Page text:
WASL facing another go-round
New schools boss pledged overhaul during campaign
Sorry, kids. Tests are here to stay.
Multiple-choice, true-and-false, show-your-work, essay – none of them will be going away.
But changes are coming to the King Kong of all tests, the Washington Assessment of Student Learning. And the changes are likely to be more dramatic as a result of Tuesday’s election.
Exactly how it shakes out remains to be seen. But if you’re in elementary or middle school, you can count on spending much less time on the WASL starting this year – a change that was established two months before the election, by soon-to-be-former Superintendent of Public Instruction Terry Bergeson.
High school sophomores will almost certainly see a shorter test, too, although maybe not soon enough for the class of 2011, this year’s sophomores. In fact, there’s a good chance the WASL will be replaced entirely.
And those developments are directly a result of the election.
“The WASL as it has been constructed is the wrong assessment tool,” said Robert Harkin, who chaired Randy Dorn’s campaign to replace Bergeson. “It’s way too expensive … It drives too many curriculum decisions” and takes too much time.
Dorn, a former teacher, principal and legislator, made replacing or overhauling the WASL the cornerstone of his campaign. He was declared the winner Thursday in a tight race against Bergeson, a three-term incumbent who conceded after ballot counts showed Dorn’s lead widening.
Harkin said Dorn will be looking at other states’ tests to see which make sense for Washington, a process that should take about a year. In the meantime, Harkin said, the new schools chief will take steps to further shorten the existing test.
But there’s one change WASL opponents would like to see that Dorn won’t support. Harkin said his boss disagrees with those who say students shouldn’t have to pass a standardized test in order to graduate. (But he would continue to offer alternatives – like major graduation projects – for students who prefer other ways of showing they have learned everything that’s expected of them.)
Some legislators and many educators feel otherwise.
Maureen Ramos, president of the Spokane Education Association, said she’d like to see the state offer incentives for passing the test, rather than dishing out punishment to those who don’t. She thinks parents might make homework a higher priority if their kids could earn a $4,000 college scholarship by passing the test, as is done in Michigan.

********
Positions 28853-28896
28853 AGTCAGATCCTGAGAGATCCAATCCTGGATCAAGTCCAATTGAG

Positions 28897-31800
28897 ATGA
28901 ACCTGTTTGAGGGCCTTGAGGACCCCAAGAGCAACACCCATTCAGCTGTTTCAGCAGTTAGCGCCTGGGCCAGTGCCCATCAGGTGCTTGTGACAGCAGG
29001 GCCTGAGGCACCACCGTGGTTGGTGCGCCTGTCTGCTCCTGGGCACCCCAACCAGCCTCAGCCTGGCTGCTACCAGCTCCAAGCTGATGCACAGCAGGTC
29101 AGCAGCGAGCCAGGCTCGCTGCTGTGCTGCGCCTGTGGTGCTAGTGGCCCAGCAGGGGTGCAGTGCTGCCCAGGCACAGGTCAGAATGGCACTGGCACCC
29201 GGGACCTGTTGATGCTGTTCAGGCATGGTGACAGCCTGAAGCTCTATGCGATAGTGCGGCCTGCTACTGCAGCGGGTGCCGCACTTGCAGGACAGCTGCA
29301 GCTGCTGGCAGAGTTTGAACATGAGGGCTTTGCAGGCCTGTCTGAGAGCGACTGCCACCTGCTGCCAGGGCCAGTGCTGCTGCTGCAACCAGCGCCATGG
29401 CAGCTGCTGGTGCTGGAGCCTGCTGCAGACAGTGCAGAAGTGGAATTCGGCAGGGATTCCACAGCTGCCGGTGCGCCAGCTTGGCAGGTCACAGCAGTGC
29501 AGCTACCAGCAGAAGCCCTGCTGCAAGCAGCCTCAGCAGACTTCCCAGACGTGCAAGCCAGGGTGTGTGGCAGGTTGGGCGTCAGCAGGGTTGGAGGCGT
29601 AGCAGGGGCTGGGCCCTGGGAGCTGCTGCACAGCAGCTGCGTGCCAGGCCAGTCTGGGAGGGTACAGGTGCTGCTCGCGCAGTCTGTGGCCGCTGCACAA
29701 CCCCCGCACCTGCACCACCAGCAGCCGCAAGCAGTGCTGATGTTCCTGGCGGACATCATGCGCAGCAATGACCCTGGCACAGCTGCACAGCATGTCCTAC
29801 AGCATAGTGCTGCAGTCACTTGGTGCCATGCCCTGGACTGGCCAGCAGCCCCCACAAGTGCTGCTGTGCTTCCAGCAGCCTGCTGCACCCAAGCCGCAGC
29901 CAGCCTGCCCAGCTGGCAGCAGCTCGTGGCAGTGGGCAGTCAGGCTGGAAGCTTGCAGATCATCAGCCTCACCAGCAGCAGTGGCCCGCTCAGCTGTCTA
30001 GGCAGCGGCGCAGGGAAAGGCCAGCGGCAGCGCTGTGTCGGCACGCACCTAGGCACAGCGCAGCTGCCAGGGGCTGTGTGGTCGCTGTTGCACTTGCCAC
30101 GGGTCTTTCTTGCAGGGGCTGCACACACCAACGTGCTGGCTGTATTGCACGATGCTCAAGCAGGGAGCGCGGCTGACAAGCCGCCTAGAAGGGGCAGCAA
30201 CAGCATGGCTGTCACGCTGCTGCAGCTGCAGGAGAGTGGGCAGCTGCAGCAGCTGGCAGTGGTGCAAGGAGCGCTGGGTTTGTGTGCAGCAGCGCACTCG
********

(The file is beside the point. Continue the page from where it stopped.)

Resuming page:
Ramos said the program could be funded in part by money saved by using a test that’s easier to administer and grade than the WASL, which is expected to cost $47 million this school year.
Gov. Chris Gregoire also is expected to oppose any effort to eliminate testing as a graduation requirement.
Gregoire last year reluctantly delayed until 2013 a requirement that students pass the math and science portions of the WASL – a step taken because students are still doing so poorly on those tests. The math WASL that sophomores take is scheduled to be replaced by other tests starting with the class of 2014 (kids who are now in seventh grade).
But Gregoire vetoed portions of the same bill that would have offered more alternatives to taking the WASL.
The Washington Roundtable, a business group that lobbies for higher math standards, opposed the delay in math and science requirements. Roundtable President Steve Mullin said Thursday that the group is all in favor of saving time and money – but not if it means using a test that’s less “robust” than the WASL.
“I think the advantage of Washington’s test is it’s not a bubble test” but one that makes students write out their answers, show their work and write essays, Mullin said. “And that does take longer” to administer as well as grade.
Serving as a backdrop to the WASL discussion is the question of what will happen to the federal No Child Left Behind Act, now that Sen. Barack Obama has been elected president. Obama has called for reforming the act, which is up for renewal.
The act, which was championed by President Bush and passed by Congress in 2002, set a goal of having every child proficient at math and reading by 2014. It uses scores on each state’s standardized tests as the yardstick. Districts face sanctions if they continually fail to meet “adequate yearly progress.”
Critics of No Child Left Behind raise many of the same complaints as those who oppose the WASL – that schools put too much focus on testing, and have little time for subjects like social studies and the arts. Some in Congress say the federal government has not provided schools with the money they need to meet the act’s goals.
The National Education Association supports 145 bills to revise the act, including three introduced by Obama, two by Sen Patty Murray, D-Wash., and one by Sen. Mike Crapo, R-Idaho.
Crapo’s bill calls for assessments that are “more accurate and fair” for students still learning English or those with disabilities, and to take more into account than just test scores before determining that a school has fallen short. Murray proposes billions more in funding for schools.
Murray’s spokesman, Matt McAlvanah, said that while many of those bills may be resubmitted, there will likely be “a more comprehensive singular effort” to reform the act after Obama’s in office.